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MTV Beach Bunch Gets a Taste of Reality in 'Hills'

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From "Laguna Beach," Lauren enters the so-called real world, the offices of Teen Vogue, on MTV's "The Hills." (Mtv)

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By John Maynard
Washington Post Staff Writer
Wednesday, May 31, 2006

Apparently, there's, like, way too much drama in the lives of the young, rich and spoiled on MTV's "Laguna Beach" to keep bottled up in just one show.

Hence the spinoff "The Hills," the network's newest unscripted drama, debuting tonight. Our pouty heroine, Lauren Conrad -- or "L.C.," as she's known by the "Laguna Beach" devoted -- leaves the privileged life in Orange County for the real world, at least by Hollywood standards: fashion school and an internship at Teen Vogue magazine.

The spinoff is stylish, mindless and easily devourable. In other words, "Laguna" fans can safely put out the rallying call: "Run for 'The Hills!' "

Lauren might have moved northward, but she quickly surrounds herself with the same types of characters who make "Laguna Beach" so delicious to watch. We only glimpse her newfound friends in the pilot episode (a mere 20 minutes without commercials), but it doesn't take long to see she's in with the advantaged types who have way too much time on their hands.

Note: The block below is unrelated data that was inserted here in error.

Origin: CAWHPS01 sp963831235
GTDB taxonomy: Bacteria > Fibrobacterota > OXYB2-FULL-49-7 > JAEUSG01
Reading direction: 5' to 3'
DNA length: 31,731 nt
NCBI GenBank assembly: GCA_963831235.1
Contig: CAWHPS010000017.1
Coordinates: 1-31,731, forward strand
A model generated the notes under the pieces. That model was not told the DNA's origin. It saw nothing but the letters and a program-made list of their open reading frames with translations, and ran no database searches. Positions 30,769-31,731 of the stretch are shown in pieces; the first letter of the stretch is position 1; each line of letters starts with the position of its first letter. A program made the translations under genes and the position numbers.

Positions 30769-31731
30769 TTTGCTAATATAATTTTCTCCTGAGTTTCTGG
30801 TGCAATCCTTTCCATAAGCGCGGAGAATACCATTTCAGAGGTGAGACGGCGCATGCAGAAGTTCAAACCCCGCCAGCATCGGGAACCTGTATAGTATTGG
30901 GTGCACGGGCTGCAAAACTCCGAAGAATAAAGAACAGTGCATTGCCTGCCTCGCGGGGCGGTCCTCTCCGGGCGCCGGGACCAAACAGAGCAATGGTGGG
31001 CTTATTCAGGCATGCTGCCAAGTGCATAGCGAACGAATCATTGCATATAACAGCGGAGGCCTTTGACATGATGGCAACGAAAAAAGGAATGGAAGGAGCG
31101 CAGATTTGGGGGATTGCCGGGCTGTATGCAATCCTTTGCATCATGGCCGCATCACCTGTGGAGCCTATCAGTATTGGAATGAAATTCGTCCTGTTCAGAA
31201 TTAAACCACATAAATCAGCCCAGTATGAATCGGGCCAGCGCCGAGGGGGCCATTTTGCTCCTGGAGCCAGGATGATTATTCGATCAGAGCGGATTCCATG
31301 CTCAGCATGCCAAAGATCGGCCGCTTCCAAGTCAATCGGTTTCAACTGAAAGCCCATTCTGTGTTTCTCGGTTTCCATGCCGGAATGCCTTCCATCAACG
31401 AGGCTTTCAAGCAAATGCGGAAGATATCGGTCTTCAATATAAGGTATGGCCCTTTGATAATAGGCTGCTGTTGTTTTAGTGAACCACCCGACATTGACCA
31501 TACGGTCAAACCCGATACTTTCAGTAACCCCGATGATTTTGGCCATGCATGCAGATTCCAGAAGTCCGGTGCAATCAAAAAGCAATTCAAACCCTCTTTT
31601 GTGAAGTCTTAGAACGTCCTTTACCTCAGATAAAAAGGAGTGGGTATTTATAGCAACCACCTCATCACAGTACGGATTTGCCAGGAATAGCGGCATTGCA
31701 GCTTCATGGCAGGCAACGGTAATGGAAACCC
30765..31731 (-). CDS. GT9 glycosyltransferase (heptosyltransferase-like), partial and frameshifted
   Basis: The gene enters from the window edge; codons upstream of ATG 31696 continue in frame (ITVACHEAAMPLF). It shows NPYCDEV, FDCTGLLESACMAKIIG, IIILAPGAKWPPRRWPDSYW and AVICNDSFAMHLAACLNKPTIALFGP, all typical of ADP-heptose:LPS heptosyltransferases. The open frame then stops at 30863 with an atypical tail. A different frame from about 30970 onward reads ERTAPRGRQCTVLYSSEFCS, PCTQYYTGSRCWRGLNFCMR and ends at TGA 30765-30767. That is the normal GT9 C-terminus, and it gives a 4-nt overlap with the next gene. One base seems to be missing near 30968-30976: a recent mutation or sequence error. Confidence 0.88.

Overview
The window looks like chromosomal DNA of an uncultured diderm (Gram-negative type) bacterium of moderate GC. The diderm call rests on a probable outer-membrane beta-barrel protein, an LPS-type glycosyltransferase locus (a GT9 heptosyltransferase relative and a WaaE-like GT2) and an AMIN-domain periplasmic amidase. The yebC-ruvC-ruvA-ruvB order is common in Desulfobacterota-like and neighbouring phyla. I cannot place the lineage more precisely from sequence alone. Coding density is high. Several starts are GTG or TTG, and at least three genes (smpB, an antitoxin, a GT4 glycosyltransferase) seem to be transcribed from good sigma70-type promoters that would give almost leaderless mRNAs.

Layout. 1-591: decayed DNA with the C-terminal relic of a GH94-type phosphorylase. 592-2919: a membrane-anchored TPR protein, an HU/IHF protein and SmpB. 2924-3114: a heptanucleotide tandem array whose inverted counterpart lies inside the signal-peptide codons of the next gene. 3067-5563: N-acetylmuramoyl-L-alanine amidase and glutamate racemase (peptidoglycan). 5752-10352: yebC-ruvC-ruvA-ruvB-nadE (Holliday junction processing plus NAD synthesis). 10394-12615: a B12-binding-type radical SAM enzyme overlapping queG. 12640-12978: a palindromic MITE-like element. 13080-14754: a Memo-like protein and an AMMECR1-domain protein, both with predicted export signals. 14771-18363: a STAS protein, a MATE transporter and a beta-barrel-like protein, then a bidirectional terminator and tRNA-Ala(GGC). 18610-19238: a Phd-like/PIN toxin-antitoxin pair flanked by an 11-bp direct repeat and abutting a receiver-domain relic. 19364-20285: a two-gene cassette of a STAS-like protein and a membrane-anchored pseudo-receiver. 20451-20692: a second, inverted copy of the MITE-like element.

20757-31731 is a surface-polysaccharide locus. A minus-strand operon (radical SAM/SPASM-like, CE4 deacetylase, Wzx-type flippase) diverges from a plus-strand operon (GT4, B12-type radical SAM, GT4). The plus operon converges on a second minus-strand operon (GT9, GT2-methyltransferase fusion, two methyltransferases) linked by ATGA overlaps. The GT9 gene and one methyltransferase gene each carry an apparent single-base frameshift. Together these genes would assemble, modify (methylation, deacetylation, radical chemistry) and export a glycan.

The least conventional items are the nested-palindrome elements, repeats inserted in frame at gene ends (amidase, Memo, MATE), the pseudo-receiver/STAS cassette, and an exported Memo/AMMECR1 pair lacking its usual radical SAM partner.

Oh, how we love to hate them.

Heidi, who made a few appearances on "Laguna Beach," is Lauren's new roommate. Although technically she is enrolled at the same fashion school as Lauren, most times you can reach her poolside. And in an interview with the school's admissions director -- which should be used by employment agencies everywhere as an instructional video on how not to interview -- she says her goal is to work in PR and be a "fun party girl."

Aim high, young woman.

We also meet Brian, who over dinner and drinks gibes his friends as they bemoan employment: "Hey, I have a full-time job. I go out every night."

Also in the pilot, Lauren's friends promptly get her in the doghouse in her first days on the job, as they drunkenly crash a Teen Vogue party.

"The Hills" adopts the same appealing cinematic flair that makes "Laguna Beach" so stylized. Each "unscripted" scene is buffed and polished -- and seemingly well planned by creator/executive producer Adam DiVello.

Of course, that calls into question any of the spontaneity that might occur. And some of the older characters seem well too aware of the camera, including Lauren's tough boss, Teen Vogue West Coast editor Lisa Love. She looks uncomfortable as she interviews Lauren for the internship and wanders somewhere between acting and being herself throughout the episode.

That is not a problem, however, for L.C. and her like-minded friends. Having grown up on a steady diet of reality TV, they know how to act in their own real world.

The Hills (30 minutes) debuts tonight at 10 on MTV.


© 2006 The Washington Post Company

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